Realizing that there was more to staff development than nursing orientation, Helen turned her attention to finding ways to increase the skills, knowledge, and attitudes of currently employed staff. She was instrumental in the design and implementation of workshop programs for associate degree and diploma RNs and baccalaureate RNs. Nurses would attend these workshops according to their education level; enhanced learning specific to role expectations promoted confidence through skill. Three months after completing the workshop, nurses were evaluated by the head nurse in accordance with well-defined expectations. If these expectations were not met by a minimum of 75%, training materials were reviewed and revised accordingly. Goals were competency focused and measurable. Not only did this method of setting expectations and measuring outcomes lend itself to professional development, it set the standard for clinical competence, standards that continue to support safe and efficient nursing care to this day.


True "in-service" education also focused on the institutions' own policies and procedures, as well as providing unplanned or "incidental" learning as the opportunity for such occurred. Helen's role as director of staff development provided her with the avenue to institute much-needed processes for these and many other pieces of the staff development puzzle.


Her work had only just begun, but being the educator that she was and understanding the benefits of having a "process" for staff development, Helen realized that it was time to share what she had learned. Thus, she shared the idea of a "process" for staff development with colleagues and together with those colleagues developed a book titled, The Process of Staff Development. Published by C. V. Mosby, this book subtitled Components for Change would transform staff development into the specialized and highly professional discipline it is today.


Coauthored by Pat S. Yoder, Peggy K. Hull, and Barbara Clark Scott, The Process of Staff Development covered staff development from its beginning to its then-unrealized future and encompassed topics such as organization and administration, budgetary process, changing behavior, learning strategies, and evaluation. First published in 1974 then revised and republished in 1979 with Pat S. Yoder Wise and Peggy K. Hull as coauthors, this textbook held its ground as the cornerstone of staff development in nursing schools, hospitals, and healthcare agencies for decades. Its audience has been far-reaching and its impact, immeasurable. The enormous wealth of information contained in this collaborative work remains, in many ways, relevant even now.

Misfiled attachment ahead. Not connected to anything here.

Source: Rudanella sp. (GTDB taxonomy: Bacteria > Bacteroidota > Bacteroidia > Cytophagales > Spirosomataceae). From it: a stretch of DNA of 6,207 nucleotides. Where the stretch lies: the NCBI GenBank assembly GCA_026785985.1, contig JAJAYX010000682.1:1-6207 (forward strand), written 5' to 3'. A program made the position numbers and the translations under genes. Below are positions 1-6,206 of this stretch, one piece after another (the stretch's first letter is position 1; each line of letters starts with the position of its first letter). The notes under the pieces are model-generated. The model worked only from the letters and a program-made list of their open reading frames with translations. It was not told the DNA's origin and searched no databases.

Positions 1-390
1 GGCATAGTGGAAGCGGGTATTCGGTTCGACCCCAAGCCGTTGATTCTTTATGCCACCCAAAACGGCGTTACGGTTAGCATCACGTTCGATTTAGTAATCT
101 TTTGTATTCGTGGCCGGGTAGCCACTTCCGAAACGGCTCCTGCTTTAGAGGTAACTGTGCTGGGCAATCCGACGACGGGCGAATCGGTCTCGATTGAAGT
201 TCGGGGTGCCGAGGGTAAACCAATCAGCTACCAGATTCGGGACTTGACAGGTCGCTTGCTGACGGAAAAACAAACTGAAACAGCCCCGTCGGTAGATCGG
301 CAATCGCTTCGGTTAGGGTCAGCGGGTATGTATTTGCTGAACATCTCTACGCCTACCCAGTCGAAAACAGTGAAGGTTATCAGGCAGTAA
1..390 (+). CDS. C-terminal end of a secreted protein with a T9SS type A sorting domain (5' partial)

Before the publication of this book, not much had been written on nursing staff development. The JNSD is but one testament to how things have changed. Continuing education, ongoing education, in-service education, and the like encompass an enormous amount of nursing practice and policy making. It was Helen's work that really started the ball rolling. In her prime, Helen wrote over 14 articles which were published in a variety of nursing journals. She also facilitated at workshops throughout the country, presented at countless conferences, and served on education committees with several nursing organizations including the American Nurses Association. Her philosophy and expertise were in great demand during the 1970s and 1980s.


Despite all her hard work and dedication, Helen says that the real credit for staff development being recognized as a field in nursing goes to Belinda Puetz, editor in chief of JNSD. Much of Helen's work preceded the formation of the National Nursing Staff Development Organization, but she gratefully acknowledges Belinda's visionary efforts that led to the group's genesis in 1989. The National Nursing Staff Development Organization brings staff development professionals together from around the world to share ideas and honor achievements at its annual convention. Of the many awards given each year, one of the most prestigious remains the Helen Tobin Writer's Award. Named for the amazing woman who was the first author on the first text on staff development, this award is given to an author whose article appears in JNSD and reflects the highest standard of excellence.


As we celebrate the 25th anniversary of JNSD, let us seek to be the new pioneers of the 21st century and to grow and change, making every effort to better our profession and ourselves. Let us pay tribute to Helen Tobin, the "Godmother of Staff Development," a woman whose legacy still leads the way.